Asea Brown Boveri Ltd. (ABB) Award - 2022 - Marios Kogias
Operating System and Network Co-Design for Latency-Critical Datacenter Applications
EPFL thesis n°7108
Thesis director: Prof. E. Bugnion
For his outstanding contribution to the field of datacenter networking and systems, recognised internationally by the ACM Dennis Ritchie Award, awarded annually to the Best PhD thesis in the field of computer systems.
Online services play a major role in our everyday life for communication, entertainment, socializing, e-commerce, etc. The heart of those online services is the datacenter and their performance has vast economical, e.g., tech giants’ revenue stream, and sociological, e.g., online user engagement and e-learning, effects. My thesis work lies at the intersection of operating systems and networking and focuses on building efficient latency-critical datacenter systems. By revisiting existing mechanisms and designing new abstractions specifically for the datacenter environment I work towards a datacenter infrastructure that can provide strong tail-tolerance and fault-tolerance guarantees in the microsecond (μs) scale.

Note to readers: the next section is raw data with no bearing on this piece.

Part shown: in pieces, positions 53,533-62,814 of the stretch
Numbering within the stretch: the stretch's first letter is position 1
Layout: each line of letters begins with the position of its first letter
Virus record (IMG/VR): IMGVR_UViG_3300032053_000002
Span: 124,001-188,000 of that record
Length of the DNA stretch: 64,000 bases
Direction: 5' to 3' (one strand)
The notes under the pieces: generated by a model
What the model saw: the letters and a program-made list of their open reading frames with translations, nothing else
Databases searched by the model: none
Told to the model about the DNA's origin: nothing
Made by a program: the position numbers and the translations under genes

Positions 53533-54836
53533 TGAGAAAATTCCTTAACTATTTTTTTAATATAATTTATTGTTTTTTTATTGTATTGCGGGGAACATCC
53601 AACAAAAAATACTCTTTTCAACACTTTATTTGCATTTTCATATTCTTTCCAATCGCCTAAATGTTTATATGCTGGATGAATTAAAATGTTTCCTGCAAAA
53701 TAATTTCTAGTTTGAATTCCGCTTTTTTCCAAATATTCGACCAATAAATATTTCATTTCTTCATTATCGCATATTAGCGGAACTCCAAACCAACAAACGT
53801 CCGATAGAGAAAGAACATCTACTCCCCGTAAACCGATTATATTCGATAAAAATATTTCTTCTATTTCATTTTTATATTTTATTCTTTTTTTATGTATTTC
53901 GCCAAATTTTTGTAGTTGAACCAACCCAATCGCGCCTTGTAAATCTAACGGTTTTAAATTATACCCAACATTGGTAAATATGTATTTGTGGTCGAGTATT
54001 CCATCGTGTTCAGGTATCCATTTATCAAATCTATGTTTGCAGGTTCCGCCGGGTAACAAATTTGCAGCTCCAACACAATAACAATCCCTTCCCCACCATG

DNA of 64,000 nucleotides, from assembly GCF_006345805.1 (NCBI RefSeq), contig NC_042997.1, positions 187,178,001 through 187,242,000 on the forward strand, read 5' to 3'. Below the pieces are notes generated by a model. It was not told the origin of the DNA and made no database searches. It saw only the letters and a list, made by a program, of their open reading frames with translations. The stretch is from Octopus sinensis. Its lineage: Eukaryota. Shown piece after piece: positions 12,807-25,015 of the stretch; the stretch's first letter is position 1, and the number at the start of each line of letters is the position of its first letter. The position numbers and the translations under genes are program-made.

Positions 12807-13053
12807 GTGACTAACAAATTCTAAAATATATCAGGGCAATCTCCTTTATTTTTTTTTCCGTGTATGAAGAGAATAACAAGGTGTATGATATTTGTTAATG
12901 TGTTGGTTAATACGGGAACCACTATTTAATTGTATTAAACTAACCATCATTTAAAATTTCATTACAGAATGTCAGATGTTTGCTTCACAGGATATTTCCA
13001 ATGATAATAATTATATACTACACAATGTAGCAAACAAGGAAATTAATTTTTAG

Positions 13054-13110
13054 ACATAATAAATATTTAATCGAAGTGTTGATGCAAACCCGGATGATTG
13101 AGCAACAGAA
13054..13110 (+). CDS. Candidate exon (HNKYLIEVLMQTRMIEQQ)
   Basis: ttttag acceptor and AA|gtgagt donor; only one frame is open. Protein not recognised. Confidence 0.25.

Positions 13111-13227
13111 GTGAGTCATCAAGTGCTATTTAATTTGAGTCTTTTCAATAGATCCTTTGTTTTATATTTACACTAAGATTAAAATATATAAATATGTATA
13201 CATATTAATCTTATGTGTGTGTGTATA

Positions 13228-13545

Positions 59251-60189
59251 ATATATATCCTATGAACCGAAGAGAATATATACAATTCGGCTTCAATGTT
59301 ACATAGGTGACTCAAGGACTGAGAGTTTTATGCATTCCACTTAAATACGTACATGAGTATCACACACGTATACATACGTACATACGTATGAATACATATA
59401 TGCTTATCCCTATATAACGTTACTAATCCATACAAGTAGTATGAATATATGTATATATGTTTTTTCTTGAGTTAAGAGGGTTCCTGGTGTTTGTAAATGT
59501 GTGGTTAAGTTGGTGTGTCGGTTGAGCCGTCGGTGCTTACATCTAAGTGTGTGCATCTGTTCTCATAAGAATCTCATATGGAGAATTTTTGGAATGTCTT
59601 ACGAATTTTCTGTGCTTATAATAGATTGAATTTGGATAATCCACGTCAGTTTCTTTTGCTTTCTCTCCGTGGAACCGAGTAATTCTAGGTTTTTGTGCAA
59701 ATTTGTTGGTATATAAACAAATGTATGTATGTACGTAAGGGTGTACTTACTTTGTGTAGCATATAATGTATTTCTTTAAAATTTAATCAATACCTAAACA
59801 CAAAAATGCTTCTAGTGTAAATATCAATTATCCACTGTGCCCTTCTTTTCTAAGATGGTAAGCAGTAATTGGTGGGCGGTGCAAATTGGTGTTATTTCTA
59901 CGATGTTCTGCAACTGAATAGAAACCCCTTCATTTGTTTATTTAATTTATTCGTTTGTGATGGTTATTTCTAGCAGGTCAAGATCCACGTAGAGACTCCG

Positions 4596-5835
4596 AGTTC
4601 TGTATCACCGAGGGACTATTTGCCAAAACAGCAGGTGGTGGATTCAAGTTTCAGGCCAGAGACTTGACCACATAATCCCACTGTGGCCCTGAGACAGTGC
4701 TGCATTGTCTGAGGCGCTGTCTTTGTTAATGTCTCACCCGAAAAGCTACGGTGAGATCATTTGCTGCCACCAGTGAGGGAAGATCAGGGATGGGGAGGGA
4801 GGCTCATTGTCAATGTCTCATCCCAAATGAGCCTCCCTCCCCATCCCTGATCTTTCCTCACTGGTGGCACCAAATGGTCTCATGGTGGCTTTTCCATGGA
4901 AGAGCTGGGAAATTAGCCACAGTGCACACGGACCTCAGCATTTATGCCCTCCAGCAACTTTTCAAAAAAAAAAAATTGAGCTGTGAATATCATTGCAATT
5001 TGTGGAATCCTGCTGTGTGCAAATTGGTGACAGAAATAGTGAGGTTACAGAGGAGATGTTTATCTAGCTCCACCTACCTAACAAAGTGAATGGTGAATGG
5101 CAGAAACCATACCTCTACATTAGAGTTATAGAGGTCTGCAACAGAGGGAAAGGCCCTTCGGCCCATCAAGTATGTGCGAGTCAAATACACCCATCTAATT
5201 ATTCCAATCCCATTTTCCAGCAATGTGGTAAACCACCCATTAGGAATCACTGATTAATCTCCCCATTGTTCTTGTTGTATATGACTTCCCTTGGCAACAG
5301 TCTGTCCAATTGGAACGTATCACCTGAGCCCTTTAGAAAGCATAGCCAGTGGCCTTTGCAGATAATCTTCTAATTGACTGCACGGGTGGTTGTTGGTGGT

This thesis contributions can be split into three main parts. We, first, design and build tools and methodologies for μs-scale latency measurements and system evaluation. Our approach depends on a robust theoretical background in statistics and queueing theory. We, then, revisit existing operating system and networking mechanisms for TCP-based datacenter applications. We design an OS scheduler for μs-scale tasks, and modify TCP to improve L4 load balancing and provide an SLO-aware flow control mechanism. Finally, after identifying the problems related to TCP-based RPC services, we introduce a new transport protocol for datacenter RPCs and in-network policy enforcement that enables us to push functionality to the network. We showcase how the new protocol improves the performance and simplifies the implementation of in-network RPC load balancing, SLO-aware RPC flow control, and application-agnostic fault-tolerant RPCs.